This week we studied the parable of the wedding banquet from Matthew 22:1-14. This parable is very similar to Luke 14’s parable of the great supper. But there are some significant differences as well which means they were probably two separate parables told at different times in Jesus’ ministry. So, without further ado, let’s jump right in!
“There was a certain king who arranged a marriage feast for his son” (vs. 2). In Luke’s version of this parable it was a “certain man” who gave a “great supper.” But in Matthew, it’s a king throwing a wedding banquet. Matthew wants us to realize that no one in their right mind would refuse such an exciting invitation! The wedding banquet, after all, was one of the most joyous occasions in Jewish life! The lavish feasting and celebrating went on for days. Such an invitation from a king was not just an immense honor – it was a command. “But they made light of it and went their ways, one to his own farm, another to his business.” (vs. 5) Unlike Luke, Matthew doesn’t spend anytime detailing the excuses of the invitees. He wants us to see that there is absolutely no excuse worth refusing such an honor and command to attend the King’s banquet. These invited guests are exercising nothing less than full-out rebellion against their King and the King’s Son! “And the rest seized his servants, treated them spitefully, and killed them. But when the king heard about it, he was furious. And he sent out his armies, destroyed those murderers, and burned up their city.” (vs. 6-7). You see, unlike the somewhat milder version of this parable in Luke, Matthew’s point is that “sitting on the fence” over this invitation or “declining with regrets” is absolutely not an option! You’re either for the King and you attend the banquet or you are rebelling against the King!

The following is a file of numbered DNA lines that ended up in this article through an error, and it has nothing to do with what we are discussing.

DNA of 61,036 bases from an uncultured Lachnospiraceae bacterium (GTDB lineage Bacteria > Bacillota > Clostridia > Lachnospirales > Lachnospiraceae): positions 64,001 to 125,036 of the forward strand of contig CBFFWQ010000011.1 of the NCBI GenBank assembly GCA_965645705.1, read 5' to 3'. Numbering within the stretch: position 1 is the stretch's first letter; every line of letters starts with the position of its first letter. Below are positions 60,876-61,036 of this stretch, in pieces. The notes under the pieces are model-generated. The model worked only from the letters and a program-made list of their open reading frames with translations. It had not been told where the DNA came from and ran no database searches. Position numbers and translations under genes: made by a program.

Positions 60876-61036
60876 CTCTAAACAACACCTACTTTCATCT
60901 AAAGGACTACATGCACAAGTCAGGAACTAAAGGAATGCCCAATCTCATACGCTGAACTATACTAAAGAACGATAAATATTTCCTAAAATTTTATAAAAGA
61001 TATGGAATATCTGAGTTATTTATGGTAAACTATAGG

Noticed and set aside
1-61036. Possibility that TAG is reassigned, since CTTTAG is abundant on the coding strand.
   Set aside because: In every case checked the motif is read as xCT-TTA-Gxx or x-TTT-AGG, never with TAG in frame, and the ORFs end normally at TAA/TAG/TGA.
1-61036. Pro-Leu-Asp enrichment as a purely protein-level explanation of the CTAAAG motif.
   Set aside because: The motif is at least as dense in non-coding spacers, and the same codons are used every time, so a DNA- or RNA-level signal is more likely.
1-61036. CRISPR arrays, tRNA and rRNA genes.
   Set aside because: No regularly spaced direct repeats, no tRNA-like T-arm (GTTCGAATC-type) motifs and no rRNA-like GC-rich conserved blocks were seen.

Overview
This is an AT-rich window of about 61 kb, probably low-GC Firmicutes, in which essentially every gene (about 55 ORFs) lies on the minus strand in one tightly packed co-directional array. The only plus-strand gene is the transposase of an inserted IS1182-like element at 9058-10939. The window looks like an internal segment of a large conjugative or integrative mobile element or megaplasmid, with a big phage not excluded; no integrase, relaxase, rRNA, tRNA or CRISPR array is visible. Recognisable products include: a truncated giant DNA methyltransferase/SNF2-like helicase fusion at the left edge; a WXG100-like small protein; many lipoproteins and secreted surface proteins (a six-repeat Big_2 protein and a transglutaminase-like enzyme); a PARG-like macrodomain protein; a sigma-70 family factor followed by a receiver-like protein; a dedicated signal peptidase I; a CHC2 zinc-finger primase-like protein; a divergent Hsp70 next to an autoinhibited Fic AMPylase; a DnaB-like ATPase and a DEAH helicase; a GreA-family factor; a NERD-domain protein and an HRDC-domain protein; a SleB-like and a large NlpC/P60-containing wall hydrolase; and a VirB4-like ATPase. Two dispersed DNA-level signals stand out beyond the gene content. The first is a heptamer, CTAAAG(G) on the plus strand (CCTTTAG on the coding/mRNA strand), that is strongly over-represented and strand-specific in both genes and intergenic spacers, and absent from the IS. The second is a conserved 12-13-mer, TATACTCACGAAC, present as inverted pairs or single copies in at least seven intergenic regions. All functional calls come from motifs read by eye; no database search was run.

But the wedding party is still on, right? So the King told his servants: “The wedding is ready, but those who were invited were not worthy. Therefore go into the highways, and as many as you find, invite to the wedding” (vs 8-9). I like Matthew’s irony here: The guests who were originally invited (who would have been noblemen and “aristocrats”) were not worthy enough – so, instead, go out and invite the riff-raff on the streets and the gangs in the alleys! “Worthiness,” then, has nothing to do with position or rank, but it has everything to do with willingness to accept the invitation – which is good news for you and me, by the way!
But our parable isn’t quite over yet… “But when the king came in to see the guests, he saw a man there who did not have on a wedding garment. So he said to him, ‘Friend, how did you come in here without a wedding garment?’ And he was speechless” (vs. 11-12). It’s not that the man couldn’t afford to dress up fancy enough for such an important occasion. It’s not that he didn’t have time to go home and change (after all, he was invited off the streets). You see, in Jesus’ culture, the host of the wedding actually provided special wedding garments to the guests at the door! That’s why the guest is speechless in response. There’s absolutely no excuse we can make up for him. He had simply decided that he did not need the provided wedding garment. He thought that what he was wearing would be good enough. (Perhaps he even thought his looked better?) Isaiah 64:6 calls our attempts at righteousness “filthy, dung-ridden rags.” But Christ wants to take our filthy rag robes and homemade fig leaf aprons and replace them with HIS spotless robe of perfect righteousness! (See Rev. 7:9, 14.)
Jesus’ punch line in verse 14 can leave us a little unsettled sometimes: “For many are called, but few are chosen.” It makes us ask questions like, “What do I have to do to be in those chosen few?” “If so many of the guests were not worthy to attend, what hope is there for me?” But the answer to these questions is in the parable itself. Partaking in the wedding feast is only contingent on accepting the invitation and accepting the provided wedding garment! The moment we think we think that we don’t need to change out of our filthy rags of sin, or when we think that our own virtuous works will be good enough to get us through the door, we’re missing the boat! Many are called, but few accept.